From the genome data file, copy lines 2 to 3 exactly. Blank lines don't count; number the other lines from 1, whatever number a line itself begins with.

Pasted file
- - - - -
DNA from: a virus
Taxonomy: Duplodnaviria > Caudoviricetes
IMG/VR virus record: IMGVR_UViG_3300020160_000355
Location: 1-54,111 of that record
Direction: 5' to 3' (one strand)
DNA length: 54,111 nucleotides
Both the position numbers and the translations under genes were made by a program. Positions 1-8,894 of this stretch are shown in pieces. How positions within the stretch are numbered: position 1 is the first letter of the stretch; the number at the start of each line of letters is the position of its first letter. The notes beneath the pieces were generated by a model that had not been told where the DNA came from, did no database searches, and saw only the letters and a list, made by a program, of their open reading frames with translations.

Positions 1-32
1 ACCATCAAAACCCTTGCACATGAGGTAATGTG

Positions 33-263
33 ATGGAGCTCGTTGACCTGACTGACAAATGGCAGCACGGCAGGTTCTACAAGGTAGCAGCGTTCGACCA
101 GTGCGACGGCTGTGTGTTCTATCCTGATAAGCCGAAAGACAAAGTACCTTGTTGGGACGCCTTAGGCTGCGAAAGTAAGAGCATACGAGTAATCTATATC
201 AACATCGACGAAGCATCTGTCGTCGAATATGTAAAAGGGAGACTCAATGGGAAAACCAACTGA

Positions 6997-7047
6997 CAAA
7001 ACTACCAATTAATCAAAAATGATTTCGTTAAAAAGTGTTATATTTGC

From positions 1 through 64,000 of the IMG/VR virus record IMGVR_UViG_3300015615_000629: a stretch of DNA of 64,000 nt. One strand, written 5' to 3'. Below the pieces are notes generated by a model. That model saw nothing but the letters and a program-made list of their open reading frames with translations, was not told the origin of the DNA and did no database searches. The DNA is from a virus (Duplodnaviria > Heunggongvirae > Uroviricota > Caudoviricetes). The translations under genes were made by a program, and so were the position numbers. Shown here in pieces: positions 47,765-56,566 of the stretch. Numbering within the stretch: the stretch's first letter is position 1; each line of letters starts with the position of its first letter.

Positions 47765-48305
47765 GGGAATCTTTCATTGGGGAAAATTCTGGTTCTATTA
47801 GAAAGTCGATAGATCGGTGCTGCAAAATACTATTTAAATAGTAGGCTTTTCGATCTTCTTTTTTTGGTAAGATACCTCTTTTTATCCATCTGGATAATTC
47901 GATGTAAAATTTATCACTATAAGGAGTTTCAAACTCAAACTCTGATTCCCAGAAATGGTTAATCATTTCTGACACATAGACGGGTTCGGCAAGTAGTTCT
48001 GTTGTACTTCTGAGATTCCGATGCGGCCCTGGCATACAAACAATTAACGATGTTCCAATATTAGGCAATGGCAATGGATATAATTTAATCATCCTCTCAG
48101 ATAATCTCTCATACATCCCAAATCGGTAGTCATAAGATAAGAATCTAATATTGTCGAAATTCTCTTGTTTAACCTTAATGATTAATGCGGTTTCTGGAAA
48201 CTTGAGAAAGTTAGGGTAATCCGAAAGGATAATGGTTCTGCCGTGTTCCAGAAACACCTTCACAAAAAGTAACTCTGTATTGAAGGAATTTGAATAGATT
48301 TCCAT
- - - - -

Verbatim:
Taxonomy: Duplodnaviria > Caudoviricetes
IMG/VR virus record: IMGVR_UViG_3300020160_000355